Sid Hemphill and Mr. Carrier’s Line

Sid Hemphill, Senatobia, September 1959.

Sid Hemphill was a multi-instrumentalist, band-leader, and patriarch of a prodigiously musical family in the Mississippi Hill Country. Blind Sid played fiddle, mandolin, guitar, banjo, fife, quills, organ, and every type of drum that the region’s picnics and dances required, and he sang – perhaps shouted is a better word for what he did with his voice – with a ragged, joyful intensity that will shoot the hair on the back of your neck skyward. He was 65 years old when Alan Lomax met him in 1942. Lomax, fifty years later, described Sid thusly:

No one told me that Sid Hemphill was blind, but it was the last thing you’d recall about him. His face blazed with inner light. He ran rather than walked everywhere. He could never wait for his wife to bring something, but always darted up to find it himself. His speech, which could not keep pace with his thoughts and designs, had become telegraphic and brusque.

All of this can be recognized instantly in his music, much of it – at least that which Lomax recorded of him (and only Lomax’s recordings are extant*) – strung up to such a fever pitch, near to bursting with giddiness, passion, and energy. Even when the two met up again in 1959, though Sid was in his early 80s and had mellowed considerably, he retained more than a little of his earlier fury.

Hemphill passed on no small amount of his talent and repertoire to his gifted daughters, Sidney Hemphill Carter and Rosalie (or Rosa Lee) Hill, as well as to his granddaughter, Jessie Mae Hemphill. All of these heirs have now passed on themselves, although they did, to varying degree, make their own representative recordings, Jessie Mae to the widest acclaim.

Rosalie Hill (seated) and Sidney Hemphill Carter at the home of Fred McDowell, Como, Mississippi, September 1959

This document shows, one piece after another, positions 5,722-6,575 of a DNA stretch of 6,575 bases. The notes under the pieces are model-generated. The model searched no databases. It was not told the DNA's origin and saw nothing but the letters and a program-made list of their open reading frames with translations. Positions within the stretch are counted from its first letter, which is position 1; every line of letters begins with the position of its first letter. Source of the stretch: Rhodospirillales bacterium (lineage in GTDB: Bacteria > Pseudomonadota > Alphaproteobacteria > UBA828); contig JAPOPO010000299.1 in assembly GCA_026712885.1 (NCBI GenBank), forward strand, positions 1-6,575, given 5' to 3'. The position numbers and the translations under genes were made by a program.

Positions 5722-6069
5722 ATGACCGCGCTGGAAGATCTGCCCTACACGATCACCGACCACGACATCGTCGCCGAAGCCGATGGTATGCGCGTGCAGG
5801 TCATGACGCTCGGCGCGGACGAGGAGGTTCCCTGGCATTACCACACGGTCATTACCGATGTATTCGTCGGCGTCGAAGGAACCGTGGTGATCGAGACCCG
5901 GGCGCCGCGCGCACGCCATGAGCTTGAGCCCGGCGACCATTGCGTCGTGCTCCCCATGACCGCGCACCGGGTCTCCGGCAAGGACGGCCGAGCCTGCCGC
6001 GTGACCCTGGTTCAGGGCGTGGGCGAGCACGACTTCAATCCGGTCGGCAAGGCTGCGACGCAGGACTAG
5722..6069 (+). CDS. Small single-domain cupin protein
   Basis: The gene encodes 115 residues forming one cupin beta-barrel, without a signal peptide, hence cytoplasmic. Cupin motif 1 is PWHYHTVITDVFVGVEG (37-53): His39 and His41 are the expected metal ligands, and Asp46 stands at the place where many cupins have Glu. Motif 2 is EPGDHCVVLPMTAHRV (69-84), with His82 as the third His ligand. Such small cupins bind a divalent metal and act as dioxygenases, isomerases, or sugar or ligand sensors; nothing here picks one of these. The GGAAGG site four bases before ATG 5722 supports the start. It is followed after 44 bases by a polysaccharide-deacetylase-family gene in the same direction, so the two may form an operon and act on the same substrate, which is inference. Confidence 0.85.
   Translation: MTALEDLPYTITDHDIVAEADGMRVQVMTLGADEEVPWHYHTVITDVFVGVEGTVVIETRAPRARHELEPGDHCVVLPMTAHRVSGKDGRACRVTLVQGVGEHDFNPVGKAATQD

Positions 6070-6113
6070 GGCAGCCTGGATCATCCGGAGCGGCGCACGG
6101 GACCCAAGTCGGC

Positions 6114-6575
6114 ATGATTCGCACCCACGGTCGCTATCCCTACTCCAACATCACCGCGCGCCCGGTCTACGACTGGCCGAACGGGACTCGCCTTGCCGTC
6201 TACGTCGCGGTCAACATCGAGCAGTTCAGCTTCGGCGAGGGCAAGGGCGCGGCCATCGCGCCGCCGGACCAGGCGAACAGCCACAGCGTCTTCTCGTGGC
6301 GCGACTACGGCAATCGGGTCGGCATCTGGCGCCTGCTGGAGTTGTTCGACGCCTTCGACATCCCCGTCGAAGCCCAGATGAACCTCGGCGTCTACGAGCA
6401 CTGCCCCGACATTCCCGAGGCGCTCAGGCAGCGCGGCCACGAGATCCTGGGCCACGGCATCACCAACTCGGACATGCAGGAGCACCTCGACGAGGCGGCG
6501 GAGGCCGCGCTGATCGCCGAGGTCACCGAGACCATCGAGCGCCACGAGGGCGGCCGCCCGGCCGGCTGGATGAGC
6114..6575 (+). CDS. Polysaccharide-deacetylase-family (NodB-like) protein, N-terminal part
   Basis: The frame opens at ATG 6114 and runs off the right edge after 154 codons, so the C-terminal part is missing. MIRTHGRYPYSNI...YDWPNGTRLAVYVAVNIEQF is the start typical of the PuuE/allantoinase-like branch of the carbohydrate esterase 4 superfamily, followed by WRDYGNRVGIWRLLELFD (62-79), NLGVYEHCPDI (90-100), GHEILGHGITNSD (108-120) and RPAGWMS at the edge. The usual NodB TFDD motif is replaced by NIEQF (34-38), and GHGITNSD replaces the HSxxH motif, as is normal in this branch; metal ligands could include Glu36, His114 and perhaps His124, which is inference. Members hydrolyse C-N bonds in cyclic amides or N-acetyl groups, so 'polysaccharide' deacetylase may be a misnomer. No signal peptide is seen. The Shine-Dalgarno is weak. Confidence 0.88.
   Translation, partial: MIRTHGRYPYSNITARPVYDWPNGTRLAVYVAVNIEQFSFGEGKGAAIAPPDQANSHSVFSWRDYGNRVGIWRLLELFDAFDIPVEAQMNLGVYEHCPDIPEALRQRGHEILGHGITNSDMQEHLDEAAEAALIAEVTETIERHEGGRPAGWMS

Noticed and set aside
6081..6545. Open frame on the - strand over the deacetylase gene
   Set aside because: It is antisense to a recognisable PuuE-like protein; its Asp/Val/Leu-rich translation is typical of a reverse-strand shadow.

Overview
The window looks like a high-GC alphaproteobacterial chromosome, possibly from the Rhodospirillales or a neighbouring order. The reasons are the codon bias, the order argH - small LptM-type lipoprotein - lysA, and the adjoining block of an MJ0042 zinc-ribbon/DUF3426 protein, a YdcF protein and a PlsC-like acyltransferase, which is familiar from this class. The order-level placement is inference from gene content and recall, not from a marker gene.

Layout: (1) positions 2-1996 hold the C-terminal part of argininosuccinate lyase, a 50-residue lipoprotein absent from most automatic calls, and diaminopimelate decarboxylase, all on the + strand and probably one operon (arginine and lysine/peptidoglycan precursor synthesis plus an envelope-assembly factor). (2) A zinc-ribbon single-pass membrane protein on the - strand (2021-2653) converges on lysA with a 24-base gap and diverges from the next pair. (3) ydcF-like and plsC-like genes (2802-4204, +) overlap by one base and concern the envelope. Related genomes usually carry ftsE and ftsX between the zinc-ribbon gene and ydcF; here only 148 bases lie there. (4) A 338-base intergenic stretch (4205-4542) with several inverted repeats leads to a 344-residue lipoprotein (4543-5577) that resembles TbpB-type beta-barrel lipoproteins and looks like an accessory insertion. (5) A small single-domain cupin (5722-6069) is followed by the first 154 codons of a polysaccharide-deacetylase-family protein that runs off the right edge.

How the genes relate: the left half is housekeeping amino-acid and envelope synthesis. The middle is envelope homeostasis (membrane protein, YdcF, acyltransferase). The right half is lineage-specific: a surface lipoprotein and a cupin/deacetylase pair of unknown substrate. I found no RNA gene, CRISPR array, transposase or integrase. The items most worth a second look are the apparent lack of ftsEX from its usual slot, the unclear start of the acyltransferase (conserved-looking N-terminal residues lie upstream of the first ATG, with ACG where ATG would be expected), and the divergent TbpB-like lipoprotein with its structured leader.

These Hemphill women, along with their more famous male landsmen – Fred McDowell, Otha Turner, R.L. Burnside, Junior Kimbrough – have rightfully put the music of the Mississippi Hill Country on the map, and it’s now a musical tourist destination for its fife-and-drum picnics and, at least till it burned down, Kimbrough’s juke joint, Junior’s Place. What hasn’t received much recognition is Sid Hemphill’s remarkable ability as a song-writer. His compositions didn’t find a place in the oral tradition of the Hill Country; perhaps the sheer size of his ballads – the longest was 26 stanzas – were too daunting for anyone to attempt to remember. (Other explanations are offered below). The most remarkable of these, to this listener, was a 21-verse ballad called “The Carrier Line,” “The Carrier Railroad,” or just, as Rosalie Hill recalled to George Mitchell in 1967, the “Carrie Song.” It was recorded by Sid and his band – Lucius Smith, Alec Askew, and Will Head – for Alan Lomax in 1942, and that performance is simply one of the most powerful, affecting, and exciting recordings you’re ever likely to hear, from any place, any time, even reaching us, as it does, from an acetate disc made over 65 years ago, and dealing with obscure local events that took place over a hundred years ago.